Microsoft confirmed this morning that it will replace Skype for Business with Microsoft Teams, as had been widely rumored. But it will still release a new Skype for Business on-premises server next year for those businesses not ready to move to the cloud.
To be clear, only the Skype for Business brand is really going away, and then only in the cloud for the short term. That is, all of the capabilities that Microsoft’s business customers expect from Skype for Business will be rolled into Microsoft Teams. That latter product has been well-received by customers and has experienced exploding usage in its first six months of availability. And it’s about to get a lot better. Or at least a lot more capable.
Key to this move is delivering a single architecture—and, on each client platform, a single way to access these features—for Unified Communications. Now, customers will be able to place calls, hold meetings, collaborate with others, and communicate in other ways all from a single place. And that place is Microsoft Teams.
At the time of this writing, it’s not clear what the schedule is for phasing out Skype for Business across Office 365, Microsoft 365, and the software giant’s other cloud-based offerings. But Microsoft Teams will become the core communications client “over time,” Microsoft says, and it will be updated with numerous features and meeting enhancements during this transition. These will include features normally associated with Skype for Business, including inbound/outbound calls to PSTN systems, the ability to hold and transfer calls, voicemail, audio conferencing, universal presence, and messaging and calling interoperability.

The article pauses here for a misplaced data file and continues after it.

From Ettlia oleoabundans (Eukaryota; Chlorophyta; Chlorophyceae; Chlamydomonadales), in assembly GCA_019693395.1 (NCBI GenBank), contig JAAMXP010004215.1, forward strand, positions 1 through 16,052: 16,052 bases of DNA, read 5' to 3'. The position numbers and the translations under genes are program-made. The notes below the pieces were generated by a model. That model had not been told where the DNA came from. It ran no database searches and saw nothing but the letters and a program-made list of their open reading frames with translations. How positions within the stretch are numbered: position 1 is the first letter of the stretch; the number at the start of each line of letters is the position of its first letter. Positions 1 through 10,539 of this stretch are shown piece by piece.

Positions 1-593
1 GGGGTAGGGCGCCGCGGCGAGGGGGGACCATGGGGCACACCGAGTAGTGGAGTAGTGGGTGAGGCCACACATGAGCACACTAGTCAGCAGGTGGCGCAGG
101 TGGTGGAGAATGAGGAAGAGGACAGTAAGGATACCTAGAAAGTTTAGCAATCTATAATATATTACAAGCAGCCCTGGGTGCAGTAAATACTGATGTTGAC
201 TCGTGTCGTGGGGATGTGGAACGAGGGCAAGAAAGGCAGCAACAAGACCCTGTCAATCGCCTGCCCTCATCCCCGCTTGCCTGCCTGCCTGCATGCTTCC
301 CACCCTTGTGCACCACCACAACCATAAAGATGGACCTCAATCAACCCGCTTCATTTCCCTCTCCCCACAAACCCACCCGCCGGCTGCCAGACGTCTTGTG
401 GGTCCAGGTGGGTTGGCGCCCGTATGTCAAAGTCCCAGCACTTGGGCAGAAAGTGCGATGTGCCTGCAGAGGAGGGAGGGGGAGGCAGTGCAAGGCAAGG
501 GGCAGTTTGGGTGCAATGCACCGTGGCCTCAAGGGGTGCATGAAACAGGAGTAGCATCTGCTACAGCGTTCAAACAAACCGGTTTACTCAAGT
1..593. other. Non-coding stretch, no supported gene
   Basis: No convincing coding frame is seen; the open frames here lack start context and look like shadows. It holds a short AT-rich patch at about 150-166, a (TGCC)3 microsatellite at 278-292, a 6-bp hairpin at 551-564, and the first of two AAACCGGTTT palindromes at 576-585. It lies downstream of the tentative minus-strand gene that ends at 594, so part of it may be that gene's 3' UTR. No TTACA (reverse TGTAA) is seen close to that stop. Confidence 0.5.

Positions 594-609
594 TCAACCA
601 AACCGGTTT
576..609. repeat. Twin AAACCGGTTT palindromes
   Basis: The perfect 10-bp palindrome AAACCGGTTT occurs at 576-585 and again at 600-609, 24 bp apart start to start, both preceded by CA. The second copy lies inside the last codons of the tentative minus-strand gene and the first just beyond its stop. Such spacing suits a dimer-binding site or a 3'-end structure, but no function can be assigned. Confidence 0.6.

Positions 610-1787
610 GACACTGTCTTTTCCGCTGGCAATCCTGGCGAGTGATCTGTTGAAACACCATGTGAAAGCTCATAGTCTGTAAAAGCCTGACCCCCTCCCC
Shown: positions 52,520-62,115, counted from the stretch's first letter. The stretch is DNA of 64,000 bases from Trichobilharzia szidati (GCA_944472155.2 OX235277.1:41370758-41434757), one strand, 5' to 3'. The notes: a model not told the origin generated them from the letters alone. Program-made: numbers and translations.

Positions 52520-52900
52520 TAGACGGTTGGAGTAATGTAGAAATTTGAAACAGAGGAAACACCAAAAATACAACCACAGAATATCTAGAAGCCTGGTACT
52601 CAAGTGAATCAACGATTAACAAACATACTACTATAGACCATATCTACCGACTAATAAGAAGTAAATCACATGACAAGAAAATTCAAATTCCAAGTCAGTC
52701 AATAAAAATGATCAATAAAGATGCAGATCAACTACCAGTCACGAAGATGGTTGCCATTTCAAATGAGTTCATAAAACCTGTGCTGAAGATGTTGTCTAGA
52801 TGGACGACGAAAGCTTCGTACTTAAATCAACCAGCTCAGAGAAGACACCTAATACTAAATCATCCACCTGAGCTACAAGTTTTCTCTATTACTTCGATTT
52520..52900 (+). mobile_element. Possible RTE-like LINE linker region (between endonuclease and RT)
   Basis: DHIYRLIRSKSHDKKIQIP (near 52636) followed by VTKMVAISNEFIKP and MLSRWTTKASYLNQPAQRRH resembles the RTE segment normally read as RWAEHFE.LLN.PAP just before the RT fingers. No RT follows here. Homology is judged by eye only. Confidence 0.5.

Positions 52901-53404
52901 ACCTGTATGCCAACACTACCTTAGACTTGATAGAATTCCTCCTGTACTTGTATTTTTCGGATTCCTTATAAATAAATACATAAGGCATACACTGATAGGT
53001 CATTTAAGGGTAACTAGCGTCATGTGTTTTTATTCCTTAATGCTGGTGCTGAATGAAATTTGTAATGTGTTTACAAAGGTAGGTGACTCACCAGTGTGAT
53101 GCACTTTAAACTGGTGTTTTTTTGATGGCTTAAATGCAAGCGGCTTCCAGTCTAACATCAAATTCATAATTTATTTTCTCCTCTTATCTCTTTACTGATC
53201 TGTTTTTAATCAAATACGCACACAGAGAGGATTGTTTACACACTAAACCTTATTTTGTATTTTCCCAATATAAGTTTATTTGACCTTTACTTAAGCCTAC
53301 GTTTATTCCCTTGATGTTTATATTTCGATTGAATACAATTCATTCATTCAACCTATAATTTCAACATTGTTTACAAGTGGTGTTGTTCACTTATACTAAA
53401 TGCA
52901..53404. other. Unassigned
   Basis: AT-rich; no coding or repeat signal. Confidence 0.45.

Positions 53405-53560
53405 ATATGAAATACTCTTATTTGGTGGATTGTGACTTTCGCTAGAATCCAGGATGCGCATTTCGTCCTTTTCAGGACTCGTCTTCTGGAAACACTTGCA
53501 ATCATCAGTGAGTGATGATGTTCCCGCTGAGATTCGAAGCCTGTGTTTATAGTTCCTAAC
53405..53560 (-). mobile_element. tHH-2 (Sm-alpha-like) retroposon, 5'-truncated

Obviously, this is blockbuster news, but it’s a transition that will take some time. And I don’t believe this change impacts the consumer version of Skype in any way.